I’m a little (well, a lot) hung over this morning; I helped my neighbor fire up his first batch of homebrew last night, and we kicked it off with a bottle of something that kicked me. All I remember of the label was that it was 11.9% ABV, which is enough to make me silly; then we shared a bottle of Pearl Jam Twenty, which was tasty but not my favorite. The brew went really well; he has a new floor-standing propane burner and we stood around it shivering in the garage, then transferred it into the fermenter as the Ravens started losing in the second quarter.
In related news, my batch of Dead Ringer IPA is just about ready for a move to the secondary fermenter, and if all goes well I’ll finally have the hose and tank setup sometime this week. I have to buy a jar of commercial cleaner and get my keg washed and resealed for the batch when it’s ready, but that can wait until the week after Christmas.
This is the latest addition to the home computer fleet: a used (and free) Lampshade iMac, circa 2002. I’ve already had it torn down once to drop a new hard drive in, and it will need a new optical drive as well (the unit it came with is not reading discs). It can only run up to OS 10.4, but it recognizes large drives and has a built-in monitor, so I’m going to repurpose it as a music server and swap out the trusty old G4 tower sitting under my desk at work.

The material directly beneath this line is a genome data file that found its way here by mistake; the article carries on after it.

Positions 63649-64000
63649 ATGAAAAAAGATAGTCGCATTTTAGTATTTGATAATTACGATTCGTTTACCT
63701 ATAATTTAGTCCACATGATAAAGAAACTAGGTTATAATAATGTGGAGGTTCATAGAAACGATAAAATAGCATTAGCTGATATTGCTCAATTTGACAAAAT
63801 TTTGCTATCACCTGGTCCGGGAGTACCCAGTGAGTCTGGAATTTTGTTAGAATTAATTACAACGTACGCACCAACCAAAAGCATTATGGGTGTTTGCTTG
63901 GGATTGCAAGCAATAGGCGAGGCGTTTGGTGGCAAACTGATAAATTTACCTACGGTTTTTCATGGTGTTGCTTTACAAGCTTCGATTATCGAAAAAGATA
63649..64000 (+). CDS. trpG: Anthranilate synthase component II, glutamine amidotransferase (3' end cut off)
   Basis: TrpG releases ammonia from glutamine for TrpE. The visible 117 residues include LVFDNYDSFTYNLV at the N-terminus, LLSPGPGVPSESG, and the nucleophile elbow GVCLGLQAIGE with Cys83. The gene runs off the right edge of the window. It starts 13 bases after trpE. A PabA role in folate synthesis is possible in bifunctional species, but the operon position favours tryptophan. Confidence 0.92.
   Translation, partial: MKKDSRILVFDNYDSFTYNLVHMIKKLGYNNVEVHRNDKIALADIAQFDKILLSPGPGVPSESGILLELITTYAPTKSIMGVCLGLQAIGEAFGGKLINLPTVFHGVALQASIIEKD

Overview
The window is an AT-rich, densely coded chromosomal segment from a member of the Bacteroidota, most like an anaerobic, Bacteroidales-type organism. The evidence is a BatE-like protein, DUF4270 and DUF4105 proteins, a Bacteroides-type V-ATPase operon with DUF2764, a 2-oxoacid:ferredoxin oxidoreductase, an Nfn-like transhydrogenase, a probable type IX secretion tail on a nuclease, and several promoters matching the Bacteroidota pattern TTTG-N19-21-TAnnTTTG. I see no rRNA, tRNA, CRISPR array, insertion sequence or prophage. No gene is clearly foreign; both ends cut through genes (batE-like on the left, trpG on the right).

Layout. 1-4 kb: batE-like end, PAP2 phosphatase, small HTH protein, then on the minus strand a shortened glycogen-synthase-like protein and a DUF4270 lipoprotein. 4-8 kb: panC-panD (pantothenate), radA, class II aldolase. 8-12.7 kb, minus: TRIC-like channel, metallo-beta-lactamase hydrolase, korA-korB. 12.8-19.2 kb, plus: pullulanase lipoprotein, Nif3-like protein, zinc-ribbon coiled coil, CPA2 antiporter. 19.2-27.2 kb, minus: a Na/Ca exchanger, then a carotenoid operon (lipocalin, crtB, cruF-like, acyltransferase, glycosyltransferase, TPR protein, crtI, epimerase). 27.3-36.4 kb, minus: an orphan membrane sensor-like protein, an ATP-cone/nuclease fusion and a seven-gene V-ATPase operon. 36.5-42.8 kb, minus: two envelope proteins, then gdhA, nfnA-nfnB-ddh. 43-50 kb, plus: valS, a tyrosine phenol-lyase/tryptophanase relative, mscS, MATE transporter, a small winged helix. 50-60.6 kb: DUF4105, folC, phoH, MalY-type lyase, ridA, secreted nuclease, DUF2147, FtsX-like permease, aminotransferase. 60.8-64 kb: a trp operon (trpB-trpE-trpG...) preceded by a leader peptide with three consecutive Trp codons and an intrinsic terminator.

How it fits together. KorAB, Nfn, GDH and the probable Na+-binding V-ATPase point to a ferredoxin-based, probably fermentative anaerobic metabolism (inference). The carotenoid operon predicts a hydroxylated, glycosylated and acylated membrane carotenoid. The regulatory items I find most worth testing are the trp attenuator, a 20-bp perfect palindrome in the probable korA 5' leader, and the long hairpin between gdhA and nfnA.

Sunday afternoon I started work in the coal cellar putting up studs for insulation. I noticed a huge temperature drop the first time I opened the door, so I know it’s still not sealed up properly. The first order of business was to mix up a bunch of hydraulic cement and plug numerous little holes in the foundation as well as a crack running down the wall from the corner of the coal chute. Once that was done, I installed studs along the east wall and got about 1/2 of the south wall done before I ran out of lumber. I figure about four more 2×4’s and two rolls of new R-19 should do the trick. I also stuffed the coal chute full of insulation and found a sheet of plywood to nail up over the opening to cut off the airflow. Once the wall batts are up, I can put the overhead insulation back in place and call that room sealed. Then, hopefully, the den will stay warm.